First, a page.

Last Updated on May 5, 2015, by eNotes Editorial. Word Count: 458
Pirandello uses a well-established literary device to tell his story: He contrives a restricted setting for his characters and lets them share their thoughts with one another. Such constraint—Pirandello even honors the three classical unities of time, place, and action—more dramatically reveals a world in which all progress and hope of progress has ceased. This atmosphere is as dull, oppressive, and intrusive as yesterday’s lifeless beer. Pirandello is trying to represent human experience as realistically and banally as possible and could hardly be considered a symbolist; nevertheless, the imagery is there. His characters sit in an old-fashioned train in a small railway station in a small Italian province and wait to be taken to an even more remote and backward part of their country. They wait for something to happen with the dread that it might. They wait with the same spirit of resignation in which they struggle to accept and minimize the ultimate loss of their sons.
Pirandello lets the characters speak for themselves. He offers the barest of description, saving himself the trouble by relying on the reader’s own knowledge of his locale. In thus downplaying the surroundings, Pirandello is able to intensify the characters’ relationships to one another. This intensification is necessary because his characters are so essentially colorless, with features made deliberately unpleasant. Consider how Pirandello describes their eyes: One has “bloodshot eyes of the palest grey”; another has “eyes small and bright and looking shy and uneasy”; still another has “his eyes [that] were watery and motionless”; and yet another has “bulging, horrible watery light grey eyes”: These are people in decay.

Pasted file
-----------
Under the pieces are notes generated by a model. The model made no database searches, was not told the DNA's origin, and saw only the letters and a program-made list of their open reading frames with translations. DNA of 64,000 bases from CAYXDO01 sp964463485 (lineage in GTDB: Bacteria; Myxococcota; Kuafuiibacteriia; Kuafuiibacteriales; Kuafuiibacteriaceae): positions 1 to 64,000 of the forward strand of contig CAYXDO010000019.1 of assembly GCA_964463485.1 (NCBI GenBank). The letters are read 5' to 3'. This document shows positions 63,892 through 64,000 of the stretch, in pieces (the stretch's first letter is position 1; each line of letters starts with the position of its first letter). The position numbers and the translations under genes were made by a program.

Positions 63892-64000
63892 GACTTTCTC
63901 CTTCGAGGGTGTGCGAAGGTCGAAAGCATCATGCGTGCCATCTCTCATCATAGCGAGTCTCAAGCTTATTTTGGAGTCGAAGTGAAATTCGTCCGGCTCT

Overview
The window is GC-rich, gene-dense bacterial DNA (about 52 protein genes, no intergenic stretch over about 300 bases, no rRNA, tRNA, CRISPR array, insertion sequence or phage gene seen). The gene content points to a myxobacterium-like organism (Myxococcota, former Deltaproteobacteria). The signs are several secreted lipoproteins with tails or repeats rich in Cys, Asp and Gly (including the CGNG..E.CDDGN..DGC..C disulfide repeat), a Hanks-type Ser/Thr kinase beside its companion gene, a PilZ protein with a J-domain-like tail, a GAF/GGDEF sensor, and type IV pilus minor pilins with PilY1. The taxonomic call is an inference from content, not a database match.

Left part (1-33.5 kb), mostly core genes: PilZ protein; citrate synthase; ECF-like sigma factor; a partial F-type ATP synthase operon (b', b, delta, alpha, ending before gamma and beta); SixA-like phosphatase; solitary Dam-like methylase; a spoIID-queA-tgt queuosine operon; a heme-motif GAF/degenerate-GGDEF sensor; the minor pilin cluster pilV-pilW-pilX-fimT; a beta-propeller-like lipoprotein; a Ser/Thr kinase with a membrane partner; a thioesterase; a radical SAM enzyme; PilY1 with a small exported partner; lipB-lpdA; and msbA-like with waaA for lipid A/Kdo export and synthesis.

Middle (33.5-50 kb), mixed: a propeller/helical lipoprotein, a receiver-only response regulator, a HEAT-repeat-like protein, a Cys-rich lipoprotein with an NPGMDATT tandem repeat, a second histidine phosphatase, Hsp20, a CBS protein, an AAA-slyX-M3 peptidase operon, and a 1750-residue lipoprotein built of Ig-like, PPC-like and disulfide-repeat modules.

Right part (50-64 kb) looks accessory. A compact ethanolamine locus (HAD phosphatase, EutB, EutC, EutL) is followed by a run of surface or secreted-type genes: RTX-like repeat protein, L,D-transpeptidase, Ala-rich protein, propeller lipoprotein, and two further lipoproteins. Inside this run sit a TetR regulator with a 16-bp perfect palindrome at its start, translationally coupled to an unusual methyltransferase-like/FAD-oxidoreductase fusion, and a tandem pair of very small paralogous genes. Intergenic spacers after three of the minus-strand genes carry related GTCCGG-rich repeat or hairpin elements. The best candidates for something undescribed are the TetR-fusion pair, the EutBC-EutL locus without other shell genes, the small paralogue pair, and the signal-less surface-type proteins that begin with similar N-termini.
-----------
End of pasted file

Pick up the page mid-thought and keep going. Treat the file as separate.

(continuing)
Pirandello’s style is lean, remarkably lacking in metaphors and imagery. His descriptions are sparse and gray. He seems to be repetitive and not very original, dealing almost in clichés. He reveals no great philosophical or psychological insights, perpetually distancing himself from his characters. The story ends with a sort of double resolution: The woman, after listening to the man’s description of how his son had fallen for king and country “happy and without regrets,” believes that she can at last come to terms with her grief. However, her period of reconciliation will be all too brief. The man, whose son was slain, who until now has successfully been able to suppress his loss, suddenly has all of his illusions swept away. He will bear the scars of his grief for the remainder of his days. Pirandello makes a skillful use of irony: The father’s damnation is also his salvation. The realization that he no longer will be able to protect himself by self-deception brings to an end his artificiality and restores his humanity. Whether a similar catharsis will affect the others is doubtful.